Continue observations of climate forcings and variables without interruption for the foreseeable future in a manner consistent with established climate monitoring principles (e.g., adequate cross-calibration of successive, overlapping datasets).

Develop the capability to obtain benchmark measurements (i.e., with uncertainty significantly smaller than the change to be detected) of key parameters (e.g., sea level altimetry, solar irradiance, and spectrally resolved, absolute radiance to space).

Conduct highly accurate measurements of global ocean heat content and its change over time.

Advance the Attribution of Decadal to Centennial Climate Change

Establishing relationships between past climate changes and known natural and anthropogenic forcings provides information on how such forcings may impact large-scale climate in the future. Instrumental records extend back about 150 years at best. Comparisons of observed surface temperatures with those simulated using reconstructions of the past forcings have yielded important insights into the roles of various natural and anthropogenic factors governing climate change. However, the shortness of the instrumental record limits the confidence with which climate change since preindustrial times can be attributed to specific forcings. Proxy records obtained from ice cores, sediments, tree rings, and other sources provide a critical tool for extending knowledge of forcings and effects further back in history. The lack of proxy climate data in certain key regions is a major limitation. Such regional information is important in evaluating the potential roles of changes in modes of climate variability, such as the El Niño/ Southern Oscillation (ENSO).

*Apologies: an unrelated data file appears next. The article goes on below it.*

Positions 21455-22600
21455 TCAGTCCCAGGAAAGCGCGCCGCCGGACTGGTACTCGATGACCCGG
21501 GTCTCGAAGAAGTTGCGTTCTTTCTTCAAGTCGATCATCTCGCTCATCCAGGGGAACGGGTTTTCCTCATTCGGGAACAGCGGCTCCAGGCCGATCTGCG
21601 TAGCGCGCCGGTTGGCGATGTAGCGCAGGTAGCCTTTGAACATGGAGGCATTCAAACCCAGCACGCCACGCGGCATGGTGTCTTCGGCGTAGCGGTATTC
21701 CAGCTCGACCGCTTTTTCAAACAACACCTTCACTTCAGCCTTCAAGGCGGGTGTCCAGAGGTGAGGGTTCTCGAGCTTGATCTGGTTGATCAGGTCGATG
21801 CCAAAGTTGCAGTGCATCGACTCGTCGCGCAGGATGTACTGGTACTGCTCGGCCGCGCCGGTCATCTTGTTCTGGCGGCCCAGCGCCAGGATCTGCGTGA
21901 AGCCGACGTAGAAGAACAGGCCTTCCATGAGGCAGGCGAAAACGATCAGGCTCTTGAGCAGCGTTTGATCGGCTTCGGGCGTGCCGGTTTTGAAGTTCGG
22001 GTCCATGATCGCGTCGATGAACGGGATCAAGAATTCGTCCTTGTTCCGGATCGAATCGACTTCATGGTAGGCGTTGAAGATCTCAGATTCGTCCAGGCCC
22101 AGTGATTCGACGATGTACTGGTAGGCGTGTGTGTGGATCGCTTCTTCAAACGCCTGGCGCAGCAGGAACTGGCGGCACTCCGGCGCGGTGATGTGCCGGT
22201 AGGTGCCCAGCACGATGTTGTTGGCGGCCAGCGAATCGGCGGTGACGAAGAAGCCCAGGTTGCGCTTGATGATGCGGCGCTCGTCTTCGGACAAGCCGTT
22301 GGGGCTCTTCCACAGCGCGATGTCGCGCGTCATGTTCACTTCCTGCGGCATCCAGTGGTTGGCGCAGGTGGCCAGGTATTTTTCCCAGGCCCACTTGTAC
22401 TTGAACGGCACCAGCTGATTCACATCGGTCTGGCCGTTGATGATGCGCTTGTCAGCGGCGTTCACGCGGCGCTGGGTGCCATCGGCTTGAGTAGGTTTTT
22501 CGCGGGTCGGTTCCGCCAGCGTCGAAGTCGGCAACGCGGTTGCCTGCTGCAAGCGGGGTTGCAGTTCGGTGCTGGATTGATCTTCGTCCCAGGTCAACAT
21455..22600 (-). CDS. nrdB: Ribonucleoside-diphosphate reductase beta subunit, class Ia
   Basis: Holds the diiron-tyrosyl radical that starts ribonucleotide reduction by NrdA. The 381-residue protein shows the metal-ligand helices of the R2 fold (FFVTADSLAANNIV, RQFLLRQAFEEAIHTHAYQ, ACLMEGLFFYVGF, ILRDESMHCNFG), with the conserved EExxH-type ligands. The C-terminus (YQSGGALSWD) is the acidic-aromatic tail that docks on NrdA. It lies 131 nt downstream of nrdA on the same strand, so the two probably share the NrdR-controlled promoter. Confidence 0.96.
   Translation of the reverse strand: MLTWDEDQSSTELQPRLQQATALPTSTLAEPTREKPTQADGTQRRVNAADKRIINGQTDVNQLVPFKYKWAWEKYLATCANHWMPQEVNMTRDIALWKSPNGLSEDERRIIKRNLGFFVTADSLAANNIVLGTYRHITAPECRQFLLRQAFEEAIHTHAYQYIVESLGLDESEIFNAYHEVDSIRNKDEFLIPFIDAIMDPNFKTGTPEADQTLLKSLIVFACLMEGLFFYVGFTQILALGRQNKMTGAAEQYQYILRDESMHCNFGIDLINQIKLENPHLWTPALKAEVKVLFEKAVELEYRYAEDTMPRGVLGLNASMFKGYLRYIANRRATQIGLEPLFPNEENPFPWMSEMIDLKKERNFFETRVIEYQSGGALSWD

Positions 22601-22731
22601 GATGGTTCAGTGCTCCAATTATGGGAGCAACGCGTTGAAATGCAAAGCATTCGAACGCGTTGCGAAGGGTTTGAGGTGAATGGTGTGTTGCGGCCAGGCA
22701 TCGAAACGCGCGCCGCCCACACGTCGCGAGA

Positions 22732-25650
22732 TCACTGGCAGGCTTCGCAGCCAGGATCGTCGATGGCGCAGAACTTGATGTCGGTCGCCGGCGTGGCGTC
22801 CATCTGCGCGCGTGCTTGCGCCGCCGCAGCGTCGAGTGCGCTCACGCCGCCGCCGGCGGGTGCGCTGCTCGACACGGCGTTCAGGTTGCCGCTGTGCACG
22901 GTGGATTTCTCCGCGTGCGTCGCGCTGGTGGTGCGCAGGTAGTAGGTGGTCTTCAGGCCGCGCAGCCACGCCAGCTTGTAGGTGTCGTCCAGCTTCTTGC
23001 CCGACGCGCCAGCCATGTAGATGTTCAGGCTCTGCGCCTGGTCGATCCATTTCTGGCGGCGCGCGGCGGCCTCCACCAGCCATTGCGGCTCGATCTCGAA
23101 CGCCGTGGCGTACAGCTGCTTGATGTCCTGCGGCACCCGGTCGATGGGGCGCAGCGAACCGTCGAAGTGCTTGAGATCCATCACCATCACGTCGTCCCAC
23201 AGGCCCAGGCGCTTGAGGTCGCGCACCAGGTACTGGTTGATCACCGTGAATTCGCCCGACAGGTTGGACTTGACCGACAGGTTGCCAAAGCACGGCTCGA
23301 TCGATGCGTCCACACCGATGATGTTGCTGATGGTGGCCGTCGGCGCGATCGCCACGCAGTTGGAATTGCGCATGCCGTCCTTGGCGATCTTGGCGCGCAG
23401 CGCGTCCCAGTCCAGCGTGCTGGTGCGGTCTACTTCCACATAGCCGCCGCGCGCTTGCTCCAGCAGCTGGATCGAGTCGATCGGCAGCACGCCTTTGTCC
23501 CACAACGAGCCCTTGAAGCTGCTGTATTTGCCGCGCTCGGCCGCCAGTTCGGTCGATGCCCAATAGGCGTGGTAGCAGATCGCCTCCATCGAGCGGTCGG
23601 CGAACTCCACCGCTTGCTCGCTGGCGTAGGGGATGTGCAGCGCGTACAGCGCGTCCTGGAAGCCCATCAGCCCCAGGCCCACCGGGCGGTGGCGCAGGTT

Develop a best-estimate climate forcing history for the past century to millennium.

Using an ensemble of climate models, simulate the regional and global climate response to the best-estimate forcings and compare to the observed climate record.

Reduce Uncertainties Associated with Indirect Aerosol Radiative Forcing

The interaction between aerosols and clouds can lead to a number of indirect radiative effects that arguably represent the greatest uncertainty in current radiative forcing assessments. In the so-called first indirect aerosol

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